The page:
An Interview With Clara Chow, Author Of Modern Myths
How are you settling in in Iowa City? What about home do you miss the most?
Iowa City's great. It's a university town, with many things revolving around University of Iowa. International Writing Program writers are affiliates of UIowa so we get perks like free movies, concerts, theatre performances and events, 500 books to check out from the library, etc. So focusing on writing is proving to be challenging. But I'm working on many new projects at the moment. The hard part is finishing all of them, but I will try!
I miss my kids and my husband, the most. But they are real troopers, my menfolk, getting by and the kids are super independent, so I am so proud of them. Occasionally, I miss congee or prawn noodles, but there is a place near me here that does awesome Lu Rou Fan (braised pork rice) so that helps. And I miss speaking Singlish, of course.
As someone who is interested in classical myths, I was very excited to read Modern Myths and making the relevant connections! For some reason, the book reminds me of John Barth’s Chimera where mythical characters such as Perseus and Bellerophon struggle to come to terms with growing old. Could you share with us how you got the idea to write Modern Myths?
Ah! We had to read Chimera as undergraduates and most of us did not get it very much at the time, I am sorry to say. But I must revisit it. I have always liked Greek myths, for their ideas of transformation and also the very human emotions and behaviour of the less-than-perfect god's, so I just found that I kept taking them out of their traditional story containers and putting them in new situations. It started with Medea and then Orpheus, and soon I had a whole bunch of these stories, at which point I decided to put together the collection.
Were you at any point concerned that readers would not be able to relate to the mythical characters or that the idea of mythical heroes in our midst would be too far-fetched? Personally, I felt that the stories were believable even in instances where I didn’t manage to identify which mythical character it was.
You are absolutely right about that. The aim was to make sure the stories worked on their own, even if the reader was not a fan of Greek myths. Just that these characters are palimpsests and come with thousands of years of their own drama, so it's fun if you knew the gossip, but okay if you don't.
So, no, I was never worried.
Could you tell us about the structure of the book? Some reviewers have likened the process of reading Modern Myths to playing a cassette tape with Sides A (Immortals) and B (Mortals). If you had to pick a side, which one would you choose?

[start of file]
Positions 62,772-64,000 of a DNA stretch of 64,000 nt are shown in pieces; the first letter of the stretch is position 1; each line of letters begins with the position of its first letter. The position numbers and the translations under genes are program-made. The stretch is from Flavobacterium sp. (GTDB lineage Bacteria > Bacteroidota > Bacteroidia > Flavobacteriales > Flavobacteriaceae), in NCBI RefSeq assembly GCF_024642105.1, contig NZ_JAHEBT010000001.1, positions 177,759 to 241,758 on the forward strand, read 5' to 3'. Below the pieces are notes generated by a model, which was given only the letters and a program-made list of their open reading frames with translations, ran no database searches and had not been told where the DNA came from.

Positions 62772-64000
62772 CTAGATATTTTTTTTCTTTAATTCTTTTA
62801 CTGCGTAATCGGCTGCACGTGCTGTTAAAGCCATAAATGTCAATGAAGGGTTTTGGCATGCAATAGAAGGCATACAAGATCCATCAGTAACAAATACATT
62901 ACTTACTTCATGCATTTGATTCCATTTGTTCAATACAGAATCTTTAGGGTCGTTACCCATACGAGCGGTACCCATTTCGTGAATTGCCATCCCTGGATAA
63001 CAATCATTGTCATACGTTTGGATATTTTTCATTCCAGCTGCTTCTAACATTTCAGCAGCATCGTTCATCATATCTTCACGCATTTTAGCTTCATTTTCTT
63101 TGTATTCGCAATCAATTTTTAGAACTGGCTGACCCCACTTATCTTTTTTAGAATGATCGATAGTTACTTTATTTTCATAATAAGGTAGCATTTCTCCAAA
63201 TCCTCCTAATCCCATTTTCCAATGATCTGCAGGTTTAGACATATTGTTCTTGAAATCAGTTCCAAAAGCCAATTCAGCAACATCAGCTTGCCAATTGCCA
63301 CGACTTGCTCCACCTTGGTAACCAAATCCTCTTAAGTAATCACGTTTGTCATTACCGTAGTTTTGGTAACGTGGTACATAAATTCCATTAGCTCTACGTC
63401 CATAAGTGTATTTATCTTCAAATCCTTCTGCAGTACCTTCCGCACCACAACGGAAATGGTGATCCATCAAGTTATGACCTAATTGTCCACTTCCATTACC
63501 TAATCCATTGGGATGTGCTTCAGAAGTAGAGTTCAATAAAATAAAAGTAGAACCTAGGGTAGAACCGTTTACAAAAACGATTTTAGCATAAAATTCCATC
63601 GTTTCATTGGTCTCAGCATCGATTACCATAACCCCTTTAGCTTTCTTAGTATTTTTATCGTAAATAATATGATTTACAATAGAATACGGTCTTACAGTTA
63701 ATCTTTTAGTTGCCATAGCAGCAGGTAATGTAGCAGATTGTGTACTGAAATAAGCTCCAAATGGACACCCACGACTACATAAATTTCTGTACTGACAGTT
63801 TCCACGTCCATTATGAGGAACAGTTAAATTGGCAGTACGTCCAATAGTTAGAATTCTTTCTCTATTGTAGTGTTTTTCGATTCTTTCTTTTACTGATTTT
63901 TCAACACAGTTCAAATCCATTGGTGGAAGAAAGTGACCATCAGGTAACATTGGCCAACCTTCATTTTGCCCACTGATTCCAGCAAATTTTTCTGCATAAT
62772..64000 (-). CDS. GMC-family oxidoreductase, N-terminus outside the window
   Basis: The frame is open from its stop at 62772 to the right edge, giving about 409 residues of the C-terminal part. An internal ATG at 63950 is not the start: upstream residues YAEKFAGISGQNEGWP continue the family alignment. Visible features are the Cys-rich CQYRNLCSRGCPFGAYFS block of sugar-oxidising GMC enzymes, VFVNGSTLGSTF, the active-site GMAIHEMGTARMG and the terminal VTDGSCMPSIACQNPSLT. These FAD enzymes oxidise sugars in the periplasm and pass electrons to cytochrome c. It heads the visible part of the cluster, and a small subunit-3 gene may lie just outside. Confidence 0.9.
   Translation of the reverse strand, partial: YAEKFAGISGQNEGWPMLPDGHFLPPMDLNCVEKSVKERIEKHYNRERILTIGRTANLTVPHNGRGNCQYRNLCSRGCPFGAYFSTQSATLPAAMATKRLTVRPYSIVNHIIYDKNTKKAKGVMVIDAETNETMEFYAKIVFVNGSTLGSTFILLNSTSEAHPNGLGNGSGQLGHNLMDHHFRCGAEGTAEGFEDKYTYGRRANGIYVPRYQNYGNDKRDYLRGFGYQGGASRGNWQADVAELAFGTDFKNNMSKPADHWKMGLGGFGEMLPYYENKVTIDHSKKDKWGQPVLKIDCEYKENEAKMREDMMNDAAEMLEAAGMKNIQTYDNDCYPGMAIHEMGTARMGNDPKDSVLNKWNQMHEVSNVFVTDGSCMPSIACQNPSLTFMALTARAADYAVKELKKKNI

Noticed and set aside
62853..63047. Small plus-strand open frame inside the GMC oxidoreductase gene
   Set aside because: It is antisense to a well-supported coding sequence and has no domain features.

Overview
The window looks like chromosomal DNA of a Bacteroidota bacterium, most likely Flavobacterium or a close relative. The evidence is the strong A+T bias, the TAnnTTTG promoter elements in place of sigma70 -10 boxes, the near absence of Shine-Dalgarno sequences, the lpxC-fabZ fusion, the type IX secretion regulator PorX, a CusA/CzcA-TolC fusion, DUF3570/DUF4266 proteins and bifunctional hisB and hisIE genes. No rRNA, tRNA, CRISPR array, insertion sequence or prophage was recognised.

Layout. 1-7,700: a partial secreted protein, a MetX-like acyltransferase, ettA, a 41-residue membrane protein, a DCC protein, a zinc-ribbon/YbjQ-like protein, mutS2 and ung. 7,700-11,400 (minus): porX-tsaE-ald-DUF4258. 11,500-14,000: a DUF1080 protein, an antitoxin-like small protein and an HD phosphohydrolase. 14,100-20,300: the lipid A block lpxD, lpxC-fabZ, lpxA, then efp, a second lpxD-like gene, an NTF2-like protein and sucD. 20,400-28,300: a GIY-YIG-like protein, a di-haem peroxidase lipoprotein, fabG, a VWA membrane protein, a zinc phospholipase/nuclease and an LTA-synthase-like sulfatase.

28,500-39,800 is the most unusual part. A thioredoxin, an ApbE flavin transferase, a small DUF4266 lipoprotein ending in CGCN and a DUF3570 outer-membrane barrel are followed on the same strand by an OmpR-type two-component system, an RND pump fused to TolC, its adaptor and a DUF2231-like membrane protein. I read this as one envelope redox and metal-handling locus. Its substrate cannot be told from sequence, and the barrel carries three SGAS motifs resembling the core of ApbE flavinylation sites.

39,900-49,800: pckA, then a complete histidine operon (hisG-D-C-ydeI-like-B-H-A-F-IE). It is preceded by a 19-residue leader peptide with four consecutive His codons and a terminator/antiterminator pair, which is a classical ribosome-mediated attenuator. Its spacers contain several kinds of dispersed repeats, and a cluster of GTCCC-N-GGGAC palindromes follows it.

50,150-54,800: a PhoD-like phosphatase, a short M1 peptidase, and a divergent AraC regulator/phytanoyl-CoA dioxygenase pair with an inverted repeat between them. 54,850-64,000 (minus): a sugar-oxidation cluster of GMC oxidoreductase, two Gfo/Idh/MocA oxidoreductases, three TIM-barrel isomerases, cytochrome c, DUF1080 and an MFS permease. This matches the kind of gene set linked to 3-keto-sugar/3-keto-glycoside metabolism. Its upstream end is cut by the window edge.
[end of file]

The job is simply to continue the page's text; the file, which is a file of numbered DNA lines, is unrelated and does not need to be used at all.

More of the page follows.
Side B came during the editing process with Ruth Tang. I think I sort of said, waiiit! I have all these other stories, what do I do with them? And she felt it was better to just focus on the gods. But it occurred to me that all of us are mythical in our own ways, even if we aren't gods. So the ordinary folk in Side B deals with the reality and the myths and fictions that are fed to us in daily life. The myth of racial equality, for instance. Or gender. Or that marriage is happily ever after.
Along those lines, could you also tell us who your favourite character is and why? Mine is Prometheus, the char siew seller. He seems like a solid, dependable kind of guy!
I like all of them. I am super non-judgmental that way. But, yes, Prometheus is a cool Hunkle. You would want to eat from his stall.
Could you share a bit more about your journey from journalism to writing fiction? Did you ever see this happening? Do you have any advice for aspiring writers out there?
I always felt like I didn't quite know what I was doing as a journalist - every fresh assignment you had to start from scratch. Do your research, find your interviewees. So I thought, hey, I read literature at university, I know how to do that. Why don't I do that instead. And then I became a full-time writer and realised I will always not quite know what I am doing - every new short story or book you start from scratch with a blank page, and worse, no interviewee, brief or editor. So, really, I am as new at this as the next person.
When I started, Yeow Kai Chai gave me a three-hour pep talk, and to every question I had, he said: "Just finish it." That's the best and only advice you will need.
Lastly, if you could be reborn as a mythical character, which would you choose? My choice would be Poseidon since I love the sea!
This is a tough one. Do mythical characters need to be born like human beings, all grisly and gory and covered in mucus and blood? If so, it would be awesome to be a unicorn, just to experience the mechanics of a horned creature coming out of its mother. Otherwise, Athena, because she sprang from Zeus' head. That sounds rather fun, too - like, literally, my parent's skull spat me out. Isn't that a good metaphor for the act of writing - your brain child?